OTTAWA — If the federal government is serious about revitalizing Indigenous languages, it must provide better funding, a parliamentary committee has heard.
Several speakers emphasized that point Monday in front of members of the House of Commons Indigenous and northern affairs committee, which is studying the issue.
Blaire Gould, executive director of Mi'kmaw Kina'matnewey, a group that promotes the Mi'kmaw language in Nova Scotia, says that while its funding situation has improved, she feels the overall support from Ottawa "does leave languages behind."
"Certainly, that is the most important thing that the federal government can do, is invest adequate funding into the endeavors of nations trying to restore their languages," said Gould.
Prime Minister Justin Trudeau has made revitalizing Indigenous languages one of his priorities when it comes to advancing reconciliation. The federal government has announced millions toward the cause during his tenure via multiple programs.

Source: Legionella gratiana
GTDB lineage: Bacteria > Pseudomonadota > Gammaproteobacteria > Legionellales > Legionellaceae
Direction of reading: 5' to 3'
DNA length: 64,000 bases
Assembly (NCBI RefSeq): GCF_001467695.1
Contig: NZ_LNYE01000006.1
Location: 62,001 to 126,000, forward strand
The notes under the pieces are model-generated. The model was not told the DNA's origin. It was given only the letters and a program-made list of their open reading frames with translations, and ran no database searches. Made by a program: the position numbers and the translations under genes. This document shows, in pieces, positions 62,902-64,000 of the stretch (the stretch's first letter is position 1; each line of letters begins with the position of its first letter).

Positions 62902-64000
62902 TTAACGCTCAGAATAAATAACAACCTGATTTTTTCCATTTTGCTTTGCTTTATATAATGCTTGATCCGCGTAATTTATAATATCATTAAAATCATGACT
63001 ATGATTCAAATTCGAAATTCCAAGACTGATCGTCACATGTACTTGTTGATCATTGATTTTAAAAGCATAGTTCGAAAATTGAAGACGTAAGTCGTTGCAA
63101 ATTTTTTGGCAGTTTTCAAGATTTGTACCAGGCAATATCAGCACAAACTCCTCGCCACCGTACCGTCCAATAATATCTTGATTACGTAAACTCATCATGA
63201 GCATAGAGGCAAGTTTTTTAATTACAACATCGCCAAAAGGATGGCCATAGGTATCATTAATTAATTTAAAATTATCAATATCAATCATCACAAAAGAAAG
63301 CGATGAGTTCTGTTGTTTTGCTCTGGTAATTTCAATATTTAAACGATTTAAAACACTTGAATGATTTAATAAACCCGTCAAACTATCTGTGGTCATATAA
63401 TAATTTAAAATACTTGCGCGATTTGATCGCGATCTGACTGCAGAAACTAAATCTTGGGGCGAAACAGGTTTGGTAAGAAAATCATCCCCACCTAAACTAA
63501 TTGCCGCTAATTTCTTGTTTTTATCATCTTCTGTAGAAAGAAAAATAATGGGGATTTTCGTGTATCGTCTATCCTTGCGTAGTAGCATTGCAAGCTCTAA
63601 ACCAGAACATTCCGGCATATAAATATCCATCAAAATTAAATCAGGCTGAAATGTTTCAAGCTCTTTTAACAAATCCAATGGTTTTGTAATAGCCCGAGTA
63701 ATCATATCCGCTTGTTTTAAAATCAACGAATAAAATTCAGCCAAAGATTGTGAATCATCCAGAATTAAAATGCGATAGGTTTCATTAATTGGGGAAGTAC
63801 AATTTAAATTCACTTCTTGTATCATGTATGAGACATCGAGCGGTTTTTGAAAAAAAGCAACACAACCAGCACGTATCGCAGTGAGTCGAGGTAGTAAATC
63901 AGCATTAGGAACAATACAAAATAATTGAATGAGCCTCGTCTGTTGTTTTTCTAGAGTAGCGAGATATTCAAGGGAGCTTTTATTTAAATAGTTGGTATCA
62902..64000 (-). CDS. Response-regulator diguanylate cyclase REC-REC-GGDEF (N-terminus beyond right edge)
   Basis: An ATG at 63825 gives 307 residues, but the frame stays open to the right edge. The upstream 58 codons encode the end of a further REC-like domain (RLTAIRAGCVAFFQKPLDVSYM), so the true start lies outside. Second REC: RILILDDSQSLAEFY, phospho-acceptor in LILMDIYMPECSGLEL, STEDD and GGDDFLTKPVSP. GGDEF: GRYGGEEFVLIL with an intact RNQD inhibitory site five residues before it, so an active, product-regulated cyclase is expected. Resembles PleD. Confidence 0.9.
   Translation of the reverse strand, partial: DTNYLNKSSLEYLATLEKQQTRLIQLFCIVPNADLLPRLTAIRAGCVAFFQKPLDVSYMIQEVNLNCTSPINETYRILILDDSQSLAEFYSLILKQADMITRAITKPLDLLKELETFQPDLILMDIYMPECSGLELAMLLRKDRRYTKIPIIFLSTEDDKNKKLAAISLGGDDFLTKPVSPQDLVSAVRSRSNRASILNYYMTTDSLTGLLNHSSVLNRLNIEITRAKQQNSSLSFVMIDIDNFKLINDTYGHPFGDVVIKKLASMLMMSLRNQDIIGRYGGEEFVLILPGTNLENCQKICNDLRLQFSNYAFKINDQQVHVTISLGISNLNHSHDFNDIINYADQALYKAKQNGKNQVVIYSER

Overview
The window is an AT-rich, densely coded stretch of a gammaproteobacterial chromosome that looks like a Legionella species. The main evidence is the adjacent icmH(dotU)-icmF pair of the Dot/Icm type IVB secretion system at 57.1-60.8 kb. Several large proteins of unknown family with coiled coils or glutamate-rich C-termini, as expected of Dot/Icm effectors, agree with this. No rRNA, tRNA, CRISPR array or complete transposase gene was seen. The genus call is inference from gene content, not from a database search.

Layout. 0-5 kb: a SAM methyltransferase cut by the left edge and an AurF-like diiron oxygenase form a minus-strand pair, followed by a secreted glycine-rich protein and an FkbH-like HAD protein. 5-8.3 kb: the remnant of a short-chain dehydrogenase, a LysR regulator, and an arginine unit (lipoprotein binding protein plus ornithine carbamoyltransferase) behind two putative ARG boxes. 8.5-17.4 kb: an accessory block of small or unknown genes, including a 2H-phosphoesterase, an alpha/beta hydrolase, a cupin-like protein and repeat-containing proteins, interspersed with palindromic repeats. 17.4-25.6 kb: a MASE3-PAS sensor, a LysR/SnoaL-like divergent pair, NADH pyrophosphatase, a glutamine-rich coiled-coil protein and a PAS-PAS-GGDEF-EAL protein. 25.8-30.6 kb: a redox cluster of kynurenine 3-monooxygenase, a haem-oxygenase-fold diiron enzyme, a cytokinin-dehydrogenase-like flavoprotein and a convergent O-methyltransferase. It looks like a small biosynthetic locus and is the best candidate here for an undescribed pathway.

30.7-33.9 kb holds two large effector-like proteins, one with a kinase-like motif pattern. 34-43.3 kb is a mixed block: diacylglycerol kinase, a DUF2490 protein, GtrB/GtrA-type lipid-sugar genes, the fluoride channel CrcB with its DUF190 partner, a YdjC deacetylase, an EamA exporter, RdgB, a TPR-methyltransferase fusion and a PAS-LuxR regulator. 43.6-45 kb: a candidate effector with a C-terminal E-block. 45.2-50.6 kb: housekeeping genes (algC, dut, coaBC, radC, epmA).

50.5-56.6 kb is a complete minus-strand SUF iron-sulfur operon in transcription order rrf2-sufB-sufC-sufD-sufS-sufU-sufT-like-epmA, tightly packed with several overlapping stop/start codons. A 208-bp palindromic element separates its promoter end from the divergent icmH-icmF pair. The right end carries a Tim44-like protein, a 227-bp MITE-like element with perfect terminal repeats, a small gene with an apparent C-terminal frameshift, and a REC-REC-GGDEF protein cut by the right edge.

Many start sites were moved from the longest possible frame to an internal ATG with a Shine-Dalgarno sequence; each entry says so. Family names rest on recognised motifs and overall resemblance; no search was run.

The federal Liberals also passed legislation in 2019 that was intended to address the problem. But advocates have criticized it for falling short of providing the protections needed to ensure all languages are kept alive.
Statistics Canada has reported the number of Indigenous language speakers in the country to be declining, though the 2021 census showed an increase among children eight years old and younger.
Some language instructors say they are seeing a greater desire within communities to learn Indigenous languages — including from parents and older relatives who want to ensure their children get opportunities that they missed out on due to government policies such as the residential schools system.
Gerry Guillet, a director of education in Saskatchewan'sfar north, told MPs "sustainable" funding is needed. He said he was recently informed that a request for money to fund language-related programming in his region had been denied.
"Our elders are disappointed that the language is not being maintained by our young ones," he said.
"English is dominant, and we insist in every one of our programs in the schools that Dene is spoken, so it can be revitalized. But the resources aren't there."
This report by The Canadian Press was first published Dec. 12, 2022.
Stephanie Taylor, The Canadian Press